This Wednesday’s Woman is “Amazing Grace.” Grace Hopper was determined to join the U.S. Navy in the midst of World War II. But the 37-year-old associate professor just barely squeaked in under the Navy’s cutoff age By 1943 Hopper had earned a Ph.D. in math from Yale and was teaching at Vassar. Continue reading “Grace Hopper: The Navy Math Whiz Who Helped Design the First Computer”
Next time you reach into the fridge or use your electric can opener, thank today’s Wednesday Woman: Lillian Moller Gilbreth (1878-1972). An industrial psychologist, engineer and mother of 12, she was dubbed the original superwoman and described as a genius in the art of living. Continue reading “Lillian Moller Gilbreth: Psychologist, Engineer, Famous Inventor and Mother of 12”
A day late and a dollar short, this week’s Wednesday Woman is Lotta Crabtree. Born Charlotte Mignon Crabtree, she was one of America’s wealthiest, most beloved entertainers of the late 1800s who lived along Lake Hopatcong, NJ, in her later years. Continue reading “Lotta Crabtree, California Gold Rush Show Girl and Millionaire”
Janet Collins (1917-2003) was a dancer, choreographer, teacher and the first black prima ballerina to dance at NYC’s Metropolitan Opera House. She is one of America’s most famous female African American dancers. Continue reading “Janet Collins, First Black Prima Ballerina to Dance at NYC’s Metropolitan Opera House”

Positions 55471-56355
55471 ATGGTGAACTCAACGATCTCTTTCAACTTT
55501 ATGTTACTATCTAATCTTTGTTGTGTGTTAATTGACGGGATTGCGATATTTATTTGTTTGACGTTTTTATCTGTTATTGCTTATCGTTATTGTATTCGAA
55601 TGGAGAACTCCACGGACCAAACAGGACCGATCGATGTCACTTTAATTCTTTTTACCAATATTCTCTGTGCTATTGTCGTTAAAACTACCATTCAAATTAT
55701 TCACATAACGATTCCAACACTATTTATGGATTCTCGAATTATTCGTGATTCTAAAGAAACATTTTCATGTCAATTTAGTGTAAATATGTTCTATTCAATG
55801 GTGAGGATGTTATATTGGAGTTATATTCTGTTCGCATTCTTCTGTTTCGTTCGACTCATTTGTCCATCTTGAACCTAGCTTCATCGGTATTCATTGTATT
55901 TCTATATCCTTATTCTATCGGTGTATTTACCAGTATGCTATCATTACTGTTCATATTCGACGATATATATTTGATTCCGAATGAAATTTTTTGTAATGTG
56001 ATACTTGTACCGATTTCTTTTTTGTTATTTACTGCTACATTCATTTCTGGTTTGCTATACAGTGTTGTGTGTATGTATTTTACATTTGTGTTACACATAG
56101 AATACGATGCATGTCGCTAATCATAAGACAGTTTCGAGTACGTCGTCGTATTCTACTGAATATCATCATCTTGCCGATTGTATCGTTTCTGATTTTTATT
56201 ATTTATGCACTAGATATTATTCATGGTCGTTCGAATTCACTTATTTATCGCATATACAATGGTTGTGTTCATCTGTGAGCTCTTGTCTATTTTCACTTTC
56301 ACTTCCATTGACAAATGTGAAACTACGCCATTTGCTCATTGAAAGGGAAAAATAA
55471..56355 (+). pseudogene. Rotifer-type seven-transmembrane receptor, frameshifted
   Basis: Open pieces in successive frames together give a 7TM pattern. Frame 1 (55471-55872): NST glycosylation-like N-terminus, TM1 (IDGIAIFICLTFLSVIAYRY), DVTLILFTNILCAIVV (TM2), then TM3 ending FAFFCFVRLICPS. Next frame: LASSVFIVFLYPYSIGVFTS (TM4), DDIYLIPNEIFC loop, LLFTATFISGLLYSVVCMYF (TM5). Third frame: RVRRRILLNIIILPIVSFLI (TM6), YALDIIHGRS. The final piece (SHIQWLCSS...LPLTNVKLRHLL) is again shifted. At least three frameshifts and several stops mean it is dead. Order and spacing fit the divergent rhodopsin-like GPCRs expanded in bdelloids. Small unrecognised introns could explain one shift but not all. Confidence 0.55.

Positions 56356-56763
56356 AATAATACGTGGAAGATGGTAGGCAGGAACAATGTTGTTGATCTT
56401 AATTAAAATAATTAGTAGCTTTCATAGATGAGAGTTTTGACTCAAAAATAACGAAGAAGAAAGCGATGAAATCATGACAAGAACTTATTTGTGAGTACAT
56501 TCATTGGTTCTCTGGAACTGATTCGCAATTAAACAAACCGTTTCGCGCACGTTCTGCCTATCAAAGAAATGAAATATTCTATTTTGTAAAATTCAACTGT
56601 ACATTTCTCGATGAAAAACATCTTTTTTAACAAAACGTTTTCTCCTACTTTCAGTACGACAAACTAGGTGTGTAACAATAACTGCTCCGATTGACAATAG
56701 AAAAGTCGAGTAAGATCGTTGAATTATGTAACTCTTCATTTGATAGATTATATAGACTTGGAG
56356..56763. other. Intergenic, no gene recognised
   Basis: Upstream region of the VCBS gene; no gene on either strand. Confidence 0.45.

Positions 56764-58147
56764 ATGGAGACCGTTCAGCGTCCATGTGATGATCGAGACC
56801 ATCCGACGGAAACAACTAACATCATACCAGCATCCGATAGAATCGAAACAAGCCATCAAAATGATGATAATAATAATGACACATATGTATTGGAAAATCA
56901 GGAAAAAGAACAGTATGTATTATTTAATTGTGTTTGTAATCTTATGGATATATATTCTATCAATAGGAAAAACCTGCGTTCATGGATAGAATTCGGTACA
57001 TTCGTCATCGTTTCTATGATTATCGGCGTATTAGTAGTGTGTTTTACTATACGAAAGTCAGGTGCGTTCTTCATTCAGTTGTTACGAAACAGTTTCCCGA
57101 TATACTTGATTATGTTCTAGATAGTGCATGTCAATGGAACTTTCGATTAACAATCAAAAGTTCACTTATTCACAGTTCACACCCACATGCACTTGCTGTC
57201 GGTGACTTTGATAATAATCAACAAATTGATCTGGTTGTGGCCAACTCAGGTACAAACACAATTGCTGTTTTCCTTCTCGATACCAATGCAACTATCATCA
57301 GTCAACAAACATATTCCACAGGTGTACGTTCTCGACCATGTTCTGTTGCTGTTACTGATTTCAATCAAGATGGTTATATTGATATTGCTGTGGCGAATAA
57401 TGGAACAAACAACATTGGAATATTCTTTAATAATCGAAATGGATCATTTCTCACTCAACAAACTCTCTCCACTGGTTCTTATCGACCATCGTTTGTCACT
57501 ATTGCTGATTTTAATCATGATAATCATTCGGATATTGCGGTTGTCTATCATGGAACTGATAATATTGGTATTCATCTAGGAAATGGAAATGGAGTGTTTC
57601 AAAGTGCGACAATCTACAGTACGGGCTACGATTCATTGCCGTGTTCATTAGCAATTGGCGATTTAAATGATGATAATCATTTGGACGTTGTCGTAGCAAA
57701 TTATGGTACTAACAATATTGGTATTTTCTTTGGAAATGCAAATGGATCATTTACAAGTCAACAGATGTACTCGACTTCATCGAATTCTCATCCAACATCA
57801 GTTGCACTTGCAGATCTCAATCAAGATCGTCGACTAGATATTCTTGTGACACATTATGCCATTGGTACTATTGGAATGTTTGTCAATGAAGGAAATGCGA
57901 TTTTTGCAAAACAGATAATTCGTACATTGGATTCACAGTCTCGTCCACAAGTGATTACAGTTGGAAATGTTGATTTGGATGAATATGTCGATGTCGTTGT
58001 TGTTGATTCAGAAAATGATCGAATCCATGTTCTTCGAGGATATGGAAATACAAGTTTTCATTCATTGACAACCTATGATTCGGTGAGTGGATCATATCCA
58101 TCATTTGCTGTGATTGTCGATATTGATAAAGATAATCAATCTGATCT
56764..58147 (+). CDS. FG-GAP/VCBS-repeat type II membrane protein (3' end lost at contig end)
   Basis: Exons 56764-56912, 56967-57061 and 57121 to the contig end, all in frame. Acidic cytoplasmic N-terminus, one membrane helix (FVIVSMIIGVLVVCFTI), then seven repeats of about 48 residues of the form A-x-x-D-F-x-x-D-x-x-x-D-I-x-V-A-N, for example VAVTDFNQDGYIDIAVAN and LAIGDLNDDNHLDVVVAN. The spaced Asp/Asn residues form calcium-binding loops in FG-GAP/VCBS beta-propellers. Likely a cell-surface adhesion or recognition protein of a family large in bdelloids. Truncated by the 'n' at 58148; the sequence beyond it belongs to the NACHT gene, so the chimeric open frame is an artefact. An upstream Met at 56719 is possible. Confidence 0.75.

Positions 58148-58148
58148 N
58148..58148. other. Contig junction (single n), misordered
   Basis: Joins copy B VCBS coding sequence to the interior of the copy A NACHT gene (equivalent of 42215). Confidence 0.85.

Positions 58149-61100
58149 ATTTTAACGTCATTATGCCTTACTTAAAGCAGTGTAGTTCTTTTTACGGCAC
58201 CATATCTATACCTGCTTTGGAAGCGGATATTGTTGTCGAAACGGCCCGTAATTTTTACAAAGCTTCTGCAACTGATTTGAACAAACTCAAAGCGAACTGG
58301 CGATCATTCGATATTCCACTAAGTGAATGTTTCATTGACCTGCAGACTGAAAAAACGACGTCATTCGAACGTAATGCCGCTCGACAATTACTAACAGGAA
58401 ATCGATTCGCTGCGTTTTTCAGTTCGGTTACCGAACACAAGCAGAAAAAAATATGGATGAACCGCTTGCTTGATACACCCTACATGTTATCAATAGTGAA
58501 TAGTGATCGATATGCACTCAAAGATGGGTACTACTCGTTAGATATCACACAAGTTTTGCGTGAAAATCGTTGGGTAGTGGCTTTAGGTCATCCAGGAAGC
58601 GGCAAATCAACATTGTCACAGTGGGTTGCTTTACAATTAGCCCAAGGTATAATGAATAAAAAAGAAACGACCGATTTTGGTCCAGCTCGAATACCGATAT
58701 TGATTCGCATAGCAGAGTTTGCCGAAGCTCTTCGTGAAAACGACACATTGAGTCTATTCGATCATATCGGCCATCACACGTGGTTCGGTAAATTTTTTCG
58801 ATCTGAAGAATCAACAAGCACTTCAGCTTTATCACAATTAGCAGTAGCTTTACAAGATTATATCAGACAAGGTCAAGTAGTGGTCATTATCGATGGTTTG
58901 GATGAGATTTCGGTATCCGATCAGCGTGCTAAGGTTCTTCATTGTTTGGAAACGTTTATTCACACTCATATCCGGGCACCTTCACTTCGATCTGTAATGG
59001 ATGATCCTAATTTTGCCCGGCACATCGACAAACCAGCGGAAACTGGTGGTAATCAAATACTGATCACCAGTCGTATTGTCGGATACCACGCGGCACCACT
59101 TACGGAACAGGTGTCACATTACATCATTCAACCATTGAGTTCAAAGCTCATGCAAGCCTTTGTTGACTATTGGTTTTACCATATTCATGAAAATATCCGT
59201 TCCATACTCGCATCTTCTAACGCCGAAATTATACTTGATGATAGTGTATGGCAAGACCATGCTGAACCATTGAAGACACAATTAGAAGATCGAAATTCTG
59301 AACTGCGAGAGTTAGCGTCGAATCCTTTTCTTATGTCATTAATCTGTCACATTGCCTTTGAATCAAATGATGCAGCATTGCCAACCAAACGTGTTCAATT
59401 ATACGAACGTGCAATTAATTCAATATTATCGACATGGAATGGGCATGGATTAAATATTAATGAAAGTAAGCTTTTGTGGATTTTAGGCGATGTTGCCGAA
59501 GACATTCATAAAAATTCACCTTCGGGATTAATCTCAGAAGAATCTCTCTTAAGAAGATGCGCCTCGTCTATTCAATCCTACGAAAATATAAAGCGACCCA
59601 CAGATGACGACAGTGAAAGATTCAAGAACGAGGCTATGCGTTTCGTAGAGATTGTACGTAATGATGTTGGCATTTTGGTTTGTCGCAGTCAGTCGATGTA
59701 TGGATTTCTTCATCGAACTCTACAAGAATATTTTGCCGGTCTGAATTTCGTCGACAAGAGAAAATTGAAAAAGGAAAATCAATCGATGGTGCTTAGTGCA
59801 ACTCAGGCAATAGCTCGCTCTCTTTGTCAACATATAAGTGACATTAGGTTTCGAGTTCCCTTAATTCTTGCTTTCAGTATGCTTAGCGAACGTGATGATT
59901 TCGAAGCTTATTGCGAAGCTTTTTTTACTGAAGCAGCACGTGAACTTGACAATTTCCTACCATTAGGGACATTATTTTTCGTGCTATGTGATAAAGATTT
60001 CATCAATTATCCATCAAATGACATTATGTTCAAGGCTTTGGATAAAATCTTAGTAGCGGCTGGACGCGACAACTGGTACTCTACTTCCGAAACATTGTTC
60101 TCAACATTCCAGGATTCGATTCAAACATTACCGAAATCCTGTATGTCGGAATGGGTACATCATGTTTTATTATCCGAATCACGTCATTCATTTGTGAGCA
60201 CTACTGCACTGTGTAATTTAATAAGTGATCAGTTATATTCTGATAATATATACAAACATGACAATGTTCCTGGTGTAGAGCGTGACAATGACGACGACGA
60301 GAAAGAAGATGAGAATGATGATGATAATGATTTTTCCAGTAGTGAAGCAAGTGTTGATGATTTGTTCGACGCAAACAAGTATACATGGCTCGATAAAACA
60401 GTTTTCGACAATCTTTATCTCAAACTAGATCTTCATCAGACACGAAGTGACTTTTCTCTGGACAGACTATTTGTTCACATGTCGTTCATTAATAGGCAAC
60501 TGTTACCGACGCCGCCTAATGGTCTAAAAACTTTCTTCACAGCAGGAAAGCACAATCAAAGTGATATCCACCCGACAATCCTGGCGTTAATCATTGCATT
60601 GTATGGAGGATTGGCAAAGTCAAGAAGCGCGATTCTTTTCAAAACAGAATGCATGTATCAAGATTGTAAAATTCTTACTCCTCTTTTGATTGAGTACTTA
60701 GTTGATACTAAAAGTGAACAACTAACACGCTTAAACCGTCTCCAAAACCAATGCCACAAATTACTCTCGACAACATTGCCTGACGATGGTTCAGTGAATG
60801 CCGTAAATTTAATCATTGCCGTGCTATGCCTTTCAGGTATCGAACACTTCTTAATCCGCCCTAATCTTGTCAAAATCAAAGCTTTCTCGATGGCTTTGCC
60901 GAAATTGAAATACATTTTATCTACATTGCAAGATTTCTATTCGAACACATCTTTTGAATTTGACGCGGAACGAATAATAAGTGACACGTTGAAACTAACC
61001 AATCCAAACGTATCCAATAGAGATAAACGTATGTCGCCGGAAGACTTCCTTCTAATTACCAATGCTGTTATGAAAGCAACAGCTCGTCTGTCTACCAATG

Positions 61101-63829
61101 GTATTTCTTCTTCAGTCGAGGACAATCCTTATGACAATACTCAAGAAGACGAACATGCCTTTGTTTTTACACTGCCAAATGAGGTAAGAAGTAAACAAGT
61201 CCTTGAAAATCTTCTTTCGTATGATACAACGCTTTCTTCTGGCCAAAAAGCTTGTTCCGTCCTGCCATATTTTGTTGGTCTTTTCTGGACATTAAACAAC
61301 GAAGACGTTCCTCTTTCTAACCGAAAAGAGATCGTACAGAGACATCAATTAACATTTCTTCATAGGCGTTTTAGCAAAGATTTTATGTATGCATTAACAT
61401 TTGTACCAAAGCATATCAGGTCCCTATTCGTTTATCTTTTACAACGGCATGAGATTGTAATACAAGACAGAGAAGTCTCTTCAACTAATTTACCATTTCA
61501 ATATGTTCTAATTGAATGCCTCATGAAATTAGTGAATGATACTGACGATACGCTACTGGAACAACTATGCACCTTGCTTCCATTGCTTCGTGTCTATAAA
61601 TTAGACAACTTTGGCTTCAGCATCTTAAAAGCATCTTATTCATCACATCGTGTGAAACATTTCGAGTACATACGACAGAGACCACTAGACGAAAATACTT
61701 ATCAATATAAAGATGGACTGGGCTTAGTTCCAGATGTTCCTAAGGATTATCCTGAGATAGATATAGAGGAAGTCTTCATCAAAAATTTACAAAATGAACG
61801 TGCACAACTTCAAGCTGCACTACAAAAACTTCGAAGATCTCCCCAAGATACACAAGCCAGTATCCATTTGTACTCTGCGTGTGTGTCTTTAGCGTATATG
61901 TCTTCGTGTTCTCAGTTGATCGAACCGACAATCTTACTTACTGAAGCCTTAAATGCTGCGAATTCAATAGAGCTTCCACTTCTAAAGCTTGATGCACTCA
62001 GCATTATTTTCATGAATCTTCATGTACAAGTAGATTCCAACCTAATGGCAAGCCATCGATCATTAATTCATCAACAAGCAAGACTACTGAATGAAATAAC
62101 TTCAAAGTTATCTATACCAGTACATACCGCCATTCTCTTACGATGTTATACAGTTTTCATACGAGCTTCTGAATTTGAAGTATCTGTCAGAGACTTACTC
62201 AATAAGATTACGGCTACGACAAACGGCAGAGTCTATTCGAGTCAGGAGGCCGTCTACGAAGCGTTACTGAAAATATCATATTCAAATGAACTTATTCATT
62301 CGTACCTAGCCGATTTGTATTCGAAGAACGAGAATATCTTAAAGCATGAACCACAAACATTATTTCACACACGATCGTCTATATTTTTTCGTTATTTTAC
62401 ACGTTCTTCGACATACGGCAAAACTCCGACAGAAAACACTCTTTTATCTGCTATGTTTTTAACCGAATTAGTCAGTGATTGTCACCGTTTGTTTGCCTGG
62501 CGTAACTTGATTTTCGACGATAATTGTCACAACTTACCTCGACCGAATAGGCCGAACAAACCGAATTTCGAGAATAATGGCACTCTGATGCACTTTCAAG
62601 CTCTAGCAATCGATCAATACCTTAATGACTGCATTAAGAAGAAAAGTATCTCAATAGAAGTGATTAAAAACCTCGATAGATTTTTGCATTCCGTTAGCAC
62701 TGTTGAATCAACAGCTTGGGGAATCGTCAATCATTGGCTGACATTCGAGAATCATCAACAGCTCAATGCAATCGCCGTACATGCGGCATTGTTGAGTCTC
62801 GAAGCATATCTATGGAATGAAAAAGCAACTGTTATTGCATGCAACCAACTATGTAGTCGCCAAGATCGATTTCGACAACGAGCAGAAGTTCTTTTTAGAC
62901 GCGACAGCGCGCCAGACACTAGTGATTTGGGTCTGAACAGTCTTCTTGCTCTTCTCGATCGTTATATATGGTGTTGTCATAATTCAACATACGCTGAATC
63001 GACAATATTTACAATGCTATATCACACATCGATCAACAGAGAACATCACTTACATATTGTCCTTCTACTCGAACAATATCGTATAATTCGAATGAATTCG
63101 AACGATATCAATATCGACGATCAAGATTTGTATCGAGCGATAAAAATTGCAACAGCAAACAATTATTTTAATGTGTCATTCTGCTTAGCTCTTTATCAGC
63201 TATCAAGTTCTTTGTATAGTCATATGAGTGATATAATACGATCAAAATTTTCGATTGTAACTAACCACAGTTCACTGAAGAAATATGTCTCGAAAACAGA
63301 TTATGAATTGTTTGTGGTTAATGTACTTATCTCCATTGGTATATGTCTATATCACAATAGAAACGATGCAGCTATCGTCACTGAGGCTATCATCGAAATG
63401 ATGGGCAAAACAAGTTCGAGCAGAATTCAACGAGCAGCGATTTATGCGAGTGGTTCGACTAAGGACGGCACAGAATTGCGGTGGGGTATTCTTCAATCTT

PHILADELPHIA (Jan. 22, 2017) — The Women’s March on Philadelphia drew more than 50,000 protestors just 24 hours after real estate billionaire Donald Trump was sworn into office. Marchers packed the Benjamin Franklin Parkway should-to-shoulder from the Eakins Oval at the Philadelphia Museum of Art to Logan Square not far from City Hall. The demonstrators railed at the campaign rhetoric and promised policy changes of the man who boasted on camera that his celebrity status frequently enabled him to grab the genitals of random women he encountered.
The march was one of dozens in major cities across the country where more than a million people poured into the streets to protest Trump’s ascent to the White House — an event more marchers perceived to herald a coming wave of legislation, regulator and other types of assaults on women’s rights. This is what the day looked like. Click any image to enlarge.